Published 02/16/2020 | Reading Time 4 min 24 sec
By Nehemiah D. Frank, founder, director and executive editor
On a cold Tuesday morning in February along the northern border of Oklahoma’s second-largest city, Black educators and Black school administrators pose for a group picture after a discussion encompassing the importance of representation in education.
Tulsa Legacy Charter School strives to create a culture of excellence in the city’s majority-Black section of town by providing a rigorous, arts-infused curriculum that prepares its scholars, pre-K through 8th-grade, for college and the world beyond.
Tulsa Legacy is 1 of 7 Tulsa Public School District’s charter partners and classifies as a Title I. Schools with large concentrations of low-income students are classified as Title I schools and receive supplemental funds to assist in meeting its students’ educational goals. 97% percent of Tulsa Legacy students are considered economically disadvantaged, many receiving free breakfast and free or reduced lunch.
Kiana Smith is the school’s new executive director and believes that representation matters.
According to the National Center for Education Statistics, Black teachers make up less than 7% of the American teaching population, while Black Americans account for 16% of the national populace. Hence America has a diversity gap within the pedagogy field.
74 Million reports that “hiring bias, certification tests that teachers of color are less likely to pass, a racial gap in bachelor’s degree attainment, and lower retention rates for teachers of color, among other factors,” are contributing to Black teacher deficits.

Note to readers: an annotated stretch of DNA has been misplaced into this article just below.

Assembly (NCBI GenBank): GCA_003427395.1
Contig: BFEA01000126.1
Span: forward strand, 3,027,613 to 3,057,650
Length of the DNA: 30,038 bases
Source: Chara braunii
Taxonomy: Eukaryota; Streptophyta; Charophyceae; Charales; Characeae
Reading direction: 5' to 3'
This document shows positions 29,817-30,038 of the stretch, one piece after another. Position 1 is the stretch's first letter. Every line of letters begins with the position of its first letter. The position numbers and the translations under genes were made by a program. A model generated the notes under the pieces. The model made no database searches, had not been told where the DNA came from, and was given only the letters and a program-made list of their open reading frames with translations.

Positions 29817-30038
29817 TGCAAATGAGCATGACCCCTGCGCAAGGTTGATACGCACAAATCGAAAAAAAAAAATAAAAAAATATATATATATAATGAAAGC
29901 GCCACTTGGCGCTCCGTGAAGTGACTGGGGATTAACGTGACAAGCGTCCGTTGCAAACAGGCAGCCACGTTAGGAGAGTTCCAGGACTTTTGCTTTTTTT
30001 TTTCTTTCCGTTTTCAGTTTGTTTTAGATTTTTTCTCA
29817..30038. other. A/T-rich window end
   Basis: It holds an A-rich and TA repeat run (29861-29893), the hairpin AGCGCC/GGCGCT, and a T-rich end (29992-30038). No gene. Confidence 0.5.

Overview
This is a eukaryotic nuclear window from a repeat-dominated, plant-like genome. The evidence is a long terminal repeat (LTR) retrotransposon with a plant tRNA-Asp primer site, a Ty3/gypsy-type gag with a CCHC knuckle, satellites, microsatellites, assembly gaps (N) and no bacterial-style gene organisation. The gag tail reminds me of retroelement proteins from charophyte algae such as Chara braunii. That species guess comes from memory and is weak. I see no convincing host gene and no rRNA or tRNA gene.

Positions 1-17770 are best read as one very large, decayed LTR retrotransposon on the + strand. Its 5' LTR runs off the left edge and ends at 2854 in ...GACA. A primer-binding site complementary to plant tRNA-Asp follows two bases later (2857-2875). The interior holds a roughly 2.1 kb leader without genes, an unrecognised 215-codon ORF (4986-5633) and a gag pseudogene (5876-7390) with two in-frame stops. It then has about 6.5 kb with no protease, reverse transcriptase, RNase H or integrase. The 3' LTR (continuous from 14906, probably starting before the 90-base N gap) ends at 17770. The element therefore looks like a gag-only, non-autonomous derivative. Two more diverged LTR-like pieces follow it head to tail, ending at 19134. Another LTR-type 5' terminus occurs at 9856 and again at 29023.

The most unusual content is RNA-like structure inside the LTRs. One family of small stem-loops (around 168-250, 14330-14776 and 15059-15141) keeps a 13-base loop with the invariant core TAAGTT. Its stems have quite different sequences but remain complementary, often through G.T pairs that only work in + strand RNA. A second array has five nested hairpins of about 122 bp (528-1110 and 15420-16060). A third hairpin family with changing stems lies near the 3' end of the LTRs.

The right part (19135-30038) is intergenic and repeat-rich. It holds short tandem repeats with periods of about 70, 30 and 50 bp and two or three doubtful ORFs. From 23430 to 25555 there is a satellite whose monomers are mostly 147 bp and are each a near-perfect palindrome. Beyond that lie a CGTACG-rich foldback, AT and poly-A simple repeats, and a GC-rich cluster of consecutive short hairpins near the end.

But, low representation of Black teachers at Tulsa Legacy isn’t a problem.
“We provide [our scholars] with opportunities that they may not see in other traditional settings. We have high expectations. Embodied within those expectations is that they see people who look like them, helping drive their education outcomes,” Smith explained.
Of the 650 students attending Legacy, Black scholars represent 82%.
A Brookings Institute study reveals that “Black students who have one Black teacher by third-grade are 7% more likely to graduate high school and 13% more likely to enroll in college. After having two Black teachers, a Black students’ likelihood of enrolling in college increases by 32%.”
Staci Brown, the assistant principal at Legacy’s upper academy, said that it was important for her to go back into the community where she was raised to teach. She attended Walt Whitman Elementary, Monroe Middle School, Booker T. Washington High School. All the schools she attended had sizeable black-student and black-teaching populations. She said that while in college, she began to see the inequities that existed in her north Tulsa community.
“I had a lot of people who sewed into my life when I was at Monroe Middle School, who looked like me, who believed in me. I remember Ms. Ursuline Jackson. I believe she was one of the main teachers who was rooting for me when I was in middle school. It was so important for me to make that full circle, and it’s one of the main reasons I serve at Tulsa Legacy Charter School,” Brown said.
Carolyn Statum is the primary academy principal at Tulsa Legacy Charter School. She graduated from Langston University, Oklahoma’s only HBCU. Statum said that while attending Langston, it was the first time she saw someone who looked like her in a position of leadership working at a school.
“I wanted to be that for young kids, little people, who look just like me. So I ended up going to school for elementary ed[ucation],” Statum said.
Since 1987 the number of Black school principals has remained under 10% nationally, but all of the administrative staff at Tulsa Legacy look like the majority of the population they serve.
Shaniqua Ray is the district math coordinator at Legacy. Before working at Legacy, she was a math teacher at Monroe Middle School.